Cloning is a process that allows livestock breeders and others to replicate their best animals that are then used for breeding stock. The specific cloning technique CVM is focusing on is known scientifically as somatic cell nuclear transfer (SCNT). Dolly the sheep, born on July 6, 1996, was produced using this technology. SCNT lends itself to commercial use because it allows the generation of large numbers of animals from a single donor. Often, donor animals are adults whose genetic superiority has already been demonstrated. Cloning can also be used to expand populations of endangered species.
SCNT involves transferring the genetic information from one animal and inserting it into an oöcyte, or egg, that has had its nucleus removed. The resulting embryo is implanted into a surrogate mother, which carries the fetus to birth. Although cloning is relatively new, because of its promise, breeders have expressed strong interest in using this technology to improve the quality of their breeding stock. To date, FDA believes that no animal clones have entered the food supply.
The conclusions of the review apply only to animal clones. The researchers did not consider animals that had been altered through genetic engineering, so-called “transgenic” animals. Cloning involves copying an existing animal only, while transgenics allows scientists to alter the gene structure of an animal, thus changing its attributes.
The draft assessment also looked at the risks to animal health from cloning, and concluded that, although there were risks to animals involved in the cloning process, cloning technology does not present any type of risk that is not present with other forms of reproduction. However, the adverse outcomes may occur at a higher frequency with cloning than with other assisted reproductive technologies now in common use, such as in vitro fertilization or embryo transfer.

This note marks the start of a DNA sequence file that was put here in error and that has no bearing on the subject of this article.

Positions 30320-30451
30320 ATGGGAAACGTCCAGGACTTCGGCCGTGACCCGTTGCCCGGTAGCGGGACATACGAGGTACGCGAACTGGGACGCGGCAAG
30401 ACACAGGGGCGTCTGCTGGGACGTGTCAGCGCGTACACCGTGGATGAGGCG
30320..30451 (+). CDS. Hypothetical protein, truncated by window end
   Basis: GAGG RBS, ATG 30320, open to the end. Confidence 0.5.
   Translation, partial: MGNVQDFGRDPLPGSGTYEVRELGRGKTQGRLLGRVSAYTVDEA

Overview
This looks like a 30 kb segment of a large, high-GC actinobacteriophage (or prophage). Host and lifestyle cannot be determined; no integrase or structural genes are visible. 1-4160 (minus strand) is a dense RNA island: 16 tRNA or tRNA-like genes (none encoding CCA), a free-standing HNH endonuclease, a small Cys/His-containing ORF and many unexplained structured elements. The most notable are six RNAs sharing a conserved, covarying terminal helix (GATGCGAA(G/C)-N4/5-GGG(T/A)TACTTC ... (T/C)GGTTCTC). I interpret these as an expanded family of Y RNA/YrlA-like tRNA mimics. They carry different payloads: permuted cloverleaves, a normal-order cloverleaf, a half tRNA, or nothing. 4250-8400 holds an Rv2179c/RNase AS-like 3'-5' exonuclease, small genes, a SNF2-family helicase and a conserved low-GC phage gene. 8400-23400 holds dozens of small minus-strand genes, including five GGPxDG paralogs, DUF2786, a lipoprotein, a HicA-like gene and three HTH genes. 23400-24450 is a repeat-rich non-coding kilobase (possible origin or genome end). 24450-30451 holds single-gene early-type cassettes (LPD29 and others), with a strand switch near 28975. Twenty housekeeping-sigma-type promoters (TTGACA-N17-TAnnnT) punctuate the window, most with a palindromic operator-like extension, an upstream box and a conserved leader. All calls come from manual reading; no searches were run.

Problems associated with animal cloning are likely to be detected at birth or early in life. A small number of these animals do not survive, or may be culled from the herd, just as conventional animals are. By the time clones reach adolescence, however, anomalies that may have been noted at birth are generally resolved and the clones are as normal and healthy as their conventional counterparts.
The report is limited to an assessment of the risks, and offers no recommendations about the potential need for rules about marketing food from animal clones. That subject will be addressed after the draft risk assessment has been posted for public comment. Following the close of the public comment period on the risk assessment (60 days after posting), the agency will review the public comments in preparing the final risk assessment and the draft risk management options.
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Draft Summary of Cloning Risk Assessment
Message posted by: Frank S. Zollmann